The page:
That led to the Millennium event you did here in 2000?
Yes, I’m a workaholic and I had been promoting events all over the world – opening clubs during Grand Prix, film festivals, fashion weeks, so I thought to myself, why not bring something to Bali where my crowd could share the festivities. There were enough people here then, so why not? The event lasted for 10 days … dinners, spiritual happenings, parties. I had 1,000 people come down for the millennium paying good money and most were quite demanding, so I wanted to give them the best. Before the party we enlisted the help of all the local priests – our rain insurance – that was one non-stop party. It nearly broke me. I didn’t sleep for a week. In any case, it was a rude awakening getting things done in Bali. At 11.55 on New Year’s eve with a big production of DJs, 30 twenty-foot papier mâché ogoh-ogoh figures, seating on the beach, fireworks and floats, helicopters and sailing ships, with the priests chanting … and just at that moment the electricity went out. Freaking out, five minutes to go on the millennium and all you could hear was the bells and smells of the incense and chanting of the priests. I have goose bumps telling you this – it was the most magical moment of my life. You could see thunderstorms all around us, and lightning and not a drop of rain came on us. At the same time our competitors’ parties got washed away, and at exactly 12 midnight the electricity came on. Fireworks, DJs, everybody just lost it, unbelievable.
I presume this gave you a shot in the arm, so to speak?
Absolutely. Back in New York for the next 10 years I started owning and operating some of the most well known venues in nightlife: Lotus, The Mansion, Double Seven, Life, Buddha Bar, Metro, Flowers and the Bowery Bar … on and on. Then I ended up opening the meatpacking district as it was the last stand of nightlife.
You’re at the top of the pops, the Godfather of NY nightlife, then you stopped … why?
I just started to burn out … it took a toll on my personal life. I had just got married and had a honeymoon in 2005 in Ubud. I was still wild and working in New York. And my marriage wasn’t working out. I took a year off and re-evaluated my whole life. The main thing was how to continue in this business in a healthy way … it’s brutal physically and mentally; relationships and so on. What do I do? I don’t know anything else, I know the club business and marketing, that’s what I know. So after much deliberation I came to the conclusion to dive back into the business, make myself very healthy, cut all the bad habits out and spend the next five years climbing my way back to the top again. So this led to us making moves in Asia and ending up in Bali.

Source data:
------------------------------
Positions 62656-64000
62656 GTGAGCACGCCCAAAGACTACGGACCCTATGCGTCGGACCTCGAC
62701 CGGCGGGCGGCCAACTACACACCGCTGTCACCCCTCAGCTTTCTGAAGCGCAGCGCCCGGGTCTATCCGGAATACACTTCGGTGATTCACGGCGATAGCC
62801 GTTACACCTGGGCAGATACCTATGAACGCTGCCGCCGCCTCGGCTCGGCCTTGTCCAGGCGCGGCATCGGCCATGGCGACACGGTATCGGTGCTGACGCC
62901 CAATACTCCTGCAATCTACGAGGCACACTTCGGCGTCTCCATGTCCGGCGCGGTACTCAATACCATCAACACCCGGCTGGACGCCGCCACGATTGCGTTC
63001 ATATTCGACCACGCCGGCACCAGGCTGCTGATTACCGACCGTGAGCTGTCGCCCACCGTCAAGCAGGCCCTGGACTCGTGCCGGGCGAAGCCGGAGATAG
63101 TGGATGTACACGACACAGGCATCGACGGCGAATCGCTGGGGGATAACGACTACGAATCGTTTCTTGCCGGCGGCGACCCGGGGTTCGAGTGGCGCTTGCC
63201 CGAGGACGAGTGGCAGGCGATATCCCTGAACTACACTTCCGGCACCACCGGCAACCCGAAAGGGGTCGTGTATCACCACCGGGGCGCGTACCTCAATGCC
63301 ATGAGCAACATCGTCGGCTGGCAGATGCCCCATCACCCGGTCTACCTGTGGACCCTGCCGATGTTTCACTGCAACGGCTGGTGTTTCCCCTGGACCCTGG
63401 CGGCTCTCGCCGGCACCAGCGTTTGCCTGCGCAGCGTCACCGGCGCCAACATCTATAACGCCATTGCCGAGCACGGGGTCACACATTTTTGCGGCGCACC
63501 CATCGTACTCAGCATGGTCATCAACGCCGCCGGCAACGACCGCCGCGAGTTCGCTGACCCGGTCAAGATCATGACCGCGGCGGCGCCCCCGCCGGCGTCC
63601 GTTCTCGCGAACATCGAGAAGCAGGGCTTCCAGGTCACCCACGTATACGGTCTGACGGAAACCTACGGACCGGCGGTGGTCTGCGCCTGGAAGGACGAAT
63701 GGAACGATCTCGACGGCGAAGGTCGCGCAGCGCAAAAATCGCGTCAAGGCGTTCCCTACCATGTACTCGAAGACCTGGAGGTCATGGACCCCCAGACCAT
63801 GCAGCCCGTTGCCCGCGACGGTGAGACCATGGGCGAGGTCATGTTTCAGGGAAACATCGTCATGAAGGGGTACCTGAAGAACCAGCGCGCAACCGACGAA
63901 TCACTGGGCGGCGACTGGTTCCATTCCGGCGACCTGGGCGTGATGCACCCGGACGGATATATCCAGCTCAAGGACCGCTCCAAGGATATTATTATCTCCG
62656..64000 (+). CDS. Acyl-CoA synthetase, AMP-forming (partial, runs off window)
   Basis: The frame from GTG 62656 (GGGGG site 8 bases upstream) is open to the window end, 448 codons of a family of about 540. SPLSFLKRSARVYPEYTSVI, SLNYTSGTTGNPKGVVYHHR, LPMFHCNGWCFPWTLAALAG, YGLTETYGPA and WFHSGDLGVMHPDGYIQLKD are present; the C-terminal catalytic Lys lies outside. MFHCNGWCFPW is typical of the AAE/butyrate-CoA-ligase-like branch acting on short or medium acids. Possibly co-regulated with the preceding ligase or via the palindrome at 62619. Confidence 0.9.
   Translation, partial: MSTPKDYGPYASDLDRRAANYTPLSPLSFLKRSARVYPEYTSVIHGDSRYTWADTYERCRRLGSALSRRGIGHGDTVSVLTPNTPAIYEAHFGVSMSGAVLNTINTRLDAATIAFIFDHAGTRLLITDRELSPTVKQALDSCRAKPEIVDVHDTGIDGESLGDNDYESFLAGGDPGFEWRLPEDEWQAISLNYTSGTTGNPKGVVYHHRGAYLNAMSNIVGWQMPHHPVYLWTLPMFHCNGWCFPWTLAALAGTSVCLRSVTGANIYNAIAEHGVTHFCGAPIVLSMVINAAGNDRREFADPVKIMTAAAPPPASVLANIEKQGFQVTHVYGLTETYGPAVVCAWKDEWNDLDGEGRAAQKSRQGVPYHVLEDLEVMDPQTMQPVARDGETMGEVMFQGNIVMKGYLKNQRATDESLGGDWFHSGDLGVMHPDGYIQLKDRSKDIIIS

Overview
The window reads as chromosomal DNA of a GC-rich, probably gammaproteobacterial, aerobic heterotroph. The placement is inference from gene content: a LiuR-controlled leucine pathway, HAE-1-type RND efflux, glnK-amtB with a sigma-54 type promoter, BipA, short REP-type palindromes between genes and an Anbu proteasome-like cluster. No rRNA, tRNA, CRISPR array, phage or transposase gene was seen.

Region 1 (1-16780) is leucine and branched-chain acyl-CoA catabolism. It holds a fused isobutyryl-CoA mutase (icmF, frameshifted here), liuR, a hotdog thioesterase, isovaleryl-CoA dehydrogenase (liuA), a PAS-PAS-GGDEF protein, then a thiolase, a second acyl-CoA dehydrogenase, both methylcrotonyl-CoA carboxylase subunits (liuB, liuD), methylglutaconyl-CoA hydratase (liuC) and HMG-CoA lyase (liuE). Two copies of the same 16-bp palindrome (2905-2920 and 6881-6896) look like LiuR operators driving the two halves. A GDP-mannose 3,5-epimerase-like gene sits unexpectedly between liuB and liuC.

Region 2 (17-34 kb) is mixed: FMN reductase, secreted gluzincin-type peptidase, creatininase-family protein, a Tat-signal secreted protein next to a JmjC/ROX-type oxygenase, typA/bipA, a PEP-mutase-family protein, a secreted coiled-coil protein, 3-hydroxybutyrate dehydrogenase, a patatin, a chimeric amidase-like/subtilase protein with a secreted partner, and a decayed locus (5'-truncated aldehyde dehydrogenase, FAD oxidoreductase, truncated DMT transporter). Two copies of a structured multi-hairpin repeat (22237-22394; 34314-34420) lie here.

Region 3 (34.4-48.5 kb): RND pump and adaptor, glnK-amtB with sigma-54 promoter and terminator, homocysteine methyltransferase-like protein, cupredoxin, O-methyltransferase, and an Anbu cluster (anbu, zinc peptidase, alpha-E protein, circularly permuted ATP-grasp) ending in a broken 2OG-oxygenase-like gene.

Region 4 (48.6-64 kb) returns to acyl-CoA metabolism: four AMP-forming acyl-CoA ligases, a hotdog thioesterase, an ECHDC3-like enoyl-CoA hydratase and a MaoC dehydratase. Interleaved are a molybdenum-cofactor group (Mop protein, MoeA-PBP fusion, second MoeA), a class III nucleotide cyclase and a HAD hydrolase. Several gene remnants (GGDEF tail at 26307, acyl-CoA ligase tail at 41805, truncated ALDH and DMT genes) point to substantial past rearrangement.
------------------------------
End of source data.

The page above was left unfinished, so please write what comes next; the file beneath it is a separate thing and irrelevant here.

You’re setting up an exclusive entertainment venue here …
Well it’s not so large so it will be somewhat selective, it’s a lounge but not a disco, and we create amazing cocktails, and, of course, the energy level goes up as the night goes on. People can jump up on the tables and dance, but they can also sit down and have a cocktail, and even hear each other talking, it’s hopefully the next level – somewhat sophisticated but fun and sexy …
Do you have a name for the place?
Yes, the Town House. I think Bali is in need of an upscale lounge and restaurant, and a gourmet cafe and juice place as well.
Any other projects?
Construction is about to start with an amazing beachfront restaurant, deck and spa on the Bukit, next to the Karma Kandara. That will start sometime this summer. Again it will be about quality, not quantity … upscale. Also working on producing festivals and events in a responsible way without upsetting the authorities. We have great relationships, not only here, but with people in Jakarta and throughout the region.
Mark, good luck to you …